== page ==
Image of a cursor icon hovering over "click here" text

Text Links: Best Practices for Screen Readers

Sometimes, the visible anchor text as mandated by the user interface design is not very meaningful to vision impaired users. One could use aria-label or the title attribute or even off-screen text on text links. But what’s the best practice based on current assistive technology support?

Comparing Screen Reader Behavior for Aria-label and Title on Text Links

Links used for this test

  1. Different title and anchor text: Annual Report 2013   Markup: <a href=”#” title=”Download PDF”>Annual Report 2013</a>
  2. Identical title and anchor text: Annual Report 2013   Markup: <a href=”#” title=”Annual Report 2013″>Annual Report 2013</a>
  3. Aria-label present besides anchor text: Annual Report 2013   Markup: <a href=”#” aria-label=”Download PDF”>Annual Report 2013</a>
  4. Both Aria-label and title present besides anchor text: Annual Report 2013   Markup: <a href=”#” aria-label=”Download PDF” title=”2013- Annual Report”>Annual Report 2013</a>

The Comparison

Screen Reader Output
Link JAWS 15 NVDA 2013.3 VO on OSX Lion VO on iOS (iPad)
A. Different title and anchor text: Anchor text + title Anchor text + title Anchor text Anchor text + title
B. Identical title and anchor text: Only anchor text Anchor text + title Anchor text Anchor text + title
C. Aria- label present besides anchor text: Aria-label Anchor text Anchor text + aria-label Aria-label
D. Both Aria-label and title present besides anchor text: Aria-label + title Anchor text + title Anchor text + aria-label Aria-label + title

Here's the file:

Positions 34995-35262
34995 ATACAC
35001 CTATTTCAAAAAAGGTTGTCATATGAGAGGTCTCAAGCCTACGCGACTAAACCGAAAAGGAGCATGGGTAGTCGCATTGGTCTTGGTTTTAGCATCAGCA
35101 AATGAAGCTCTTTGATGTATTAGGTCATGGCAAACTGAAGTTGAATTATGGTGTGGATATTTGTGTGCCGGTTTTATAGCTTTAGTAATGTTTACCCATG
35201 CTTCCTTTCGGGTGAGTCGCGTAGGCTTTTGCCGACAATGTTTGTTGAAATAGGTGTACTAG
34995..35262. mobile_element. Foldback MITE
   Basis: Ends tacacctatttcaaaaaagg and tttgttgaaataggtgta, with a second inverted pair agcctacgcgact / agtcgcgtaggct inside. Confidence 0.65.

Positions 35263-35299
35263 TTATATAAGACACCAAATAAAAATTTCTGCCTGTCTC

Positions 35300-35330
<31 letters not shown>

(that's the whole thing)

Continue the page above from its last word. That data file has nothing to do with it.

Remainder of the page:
• For JAWS, the above behavior is the same in Firefox and Internet Explorer (Windows 7).
  • NVDA was tested only with Firefox
  • VoiceOver was used with Safari on OSX and iOS
  • Default verbosity settings were used for all screen readers. The test links are not indicative of markup to be used for download links for PDF (or other) file types.


  • JAWS 15 provides the best user experience followed by VoiceOver on iOS
  • The title attribute is read by VoiceOver on OSX when the user explicitly checks for presence of help text on the element (VO+Shift+h). This is akin to interrogating a link for presence of a title attribute with JAWS (or Window-Eyes)
  • NVDA developers are working on providing a better experience when a link contains aria-label as per the thread Regarding the accessible name calculation for aria-label within links?, which in part, motivated this article.

Both aria-label and the title are listed in the text alternative computation algorithm with the title having the lowest preference. The aria-label gains preference even over the anchor text in determining the accessible name for a link. In situations where text that is different from the anchor text needs to be rendered to aid vision impaired users, the aria-label is the better choice. When the link’s name (i.e. anchor text or aria-label) needs to be supplemented with advisory text, the title is more suitable. This will reduce the dependence on the CSS off-screen text method for providing such supplemental text to aid non-sighted users. It may be noted that neither aria-label or title is available to keyboard-only users; but the title is exposed as a tooltip when one mouses over the element.